TEXT OF INTERVIEW
Tess Vigeland: Now to the practicalities of buying a foreclosed home.
John Anderson is with Twin Oaks Realty in Minneapolis. And I asked him whether most bank-owned properties might seem too good to be true to some unseasoned buyers.
John Anderson: I believe that foreclosures are a terrific deal, but with a couple of caveats. First of all, just because it says the word “foreclosure,” don’t just assume that it’s a terrific deal.
The first thing you want to do is really familiarize yourself with the market, because sometimes these banks put ’em out there on the market, and they’re just picking a number to see “Can we get this for it?” So it can be a good deal, but watch the price.
Next thing that I’d talk to about is in the area financing. A lot of the foreclosed properties out there, first of all, a number of them are not even eligible for any financing; they’re cash only.
Vigeland: Why would they be cash only?
Anderson: Well, in a lot of cases, they’ve had the plumbing stripped out, they possibly might have a roof that’s leaking, they might have the furnace or central air conditioning, electrical… I’ve seen them in all different conditions, stripped totally out. The mortgage companies, they have minimum standards in order to put a mortgage on a house. Not just value, but the condition of the property. And in the banks selling case, they are selling these properties as is. They’ll say, “We’re not going to do that work, we’re not going to put that new roof, we are not goring to replace the furnace — it’s as is.” In most cases, the buyers don’t have enough money to do the work nor are they even allowed to do the work before closing. So that just kind of eliminates those properties that aren’t ready or eligible for financing.
Vigeland: Well, if you have a buyer who has done their homework, they’ve looked around and they’ve decided that this indeed is a good deal, how is buying a foreclosed home different from buying any other home, if at all?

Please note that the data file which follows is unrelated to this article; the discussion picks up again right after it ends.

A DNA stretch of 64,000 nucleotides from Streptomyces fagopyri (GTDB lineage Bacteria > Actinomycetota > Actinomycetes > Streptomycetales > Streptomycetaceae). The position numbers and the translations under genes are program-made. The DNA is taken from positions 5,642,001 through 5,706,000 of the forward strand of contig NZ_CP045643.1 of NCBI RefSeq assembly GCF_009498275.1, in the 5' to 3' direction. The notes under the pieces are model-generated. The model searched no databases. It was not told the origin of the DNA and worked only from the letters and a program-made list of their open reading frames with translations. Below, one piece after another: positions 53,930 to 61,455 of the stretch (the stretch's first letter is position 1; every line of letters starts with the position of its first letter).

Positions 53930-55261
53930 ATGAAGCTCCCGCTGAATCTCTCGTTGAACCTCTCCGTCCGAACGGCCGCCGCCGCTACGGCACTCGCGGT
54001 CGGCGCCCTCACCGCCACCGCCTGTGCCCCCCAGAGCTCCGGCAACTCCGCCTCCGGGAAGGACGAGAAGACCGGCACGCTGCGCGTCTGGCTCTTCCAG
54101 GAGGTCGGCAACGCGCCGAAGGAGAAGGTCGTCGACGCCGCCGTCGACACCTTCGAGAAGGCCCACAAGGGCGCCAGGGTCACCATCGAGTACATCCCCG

Anderson: You’re not going to get a seller’s disclosure; there’s no history. So I think it even puts an even greater emphasis on having home inspections. I’m a strong believer in home inspections in every transaction, but when you’re getting down to a home that you have no seller’s disclosure, no history and it’s being sold as is, make sure you know what you’re getting into. So, do the inspection, do your due diligence.
I think the other thing is, in some cities, they require inspections when a property is resold. Most banks are going to require the buyer to take responsibility for those. Sometimes there are unpaid water bills or utility bills — you need to make sure those have been covered. If you don’t do that research, you might get stuck with something that you weren’t expecting.
Vigeland: Now I assume that all of this advice would apply as well to a short sale? How is that different if at all?
Anderson:I think the biggest difference with short sales is that, first of all, you are still dealing with a seller. In most cases, the sellers are still in the property. It may be in the process of foreclosure, it may be in the redemption period. But the bank has not yet taken back title to the property. So in that case, you’re dealing with a seller, first of all. Typically, as is, but probably the number one thing I tell with short sales — and I’ve seen them take response time anywhere from two weeks to nine months.
Anderson: So I ask the buyer right up front “What’s your situation? Well you’ve gotta be out of your lease the end of November. This is short sale; this may not be the right deal, unless you’re going to live with mom and dad until we hear a response back.”
Vigeland: I’m just curious, having shepherded clients through the process of buying foreclosed homes, is it something that you would consider doing yourself
Anderson: I definitely would consider it. I’ve looked at some of these and said, “Wow, these are some fabulous deals.” If I was ready to move, that’s one I would consider.
Vigeland: John Anderson is with Twin Oaks Realty in Minneapolis. Thanks so much for your time.
Anderson: Thank you very much.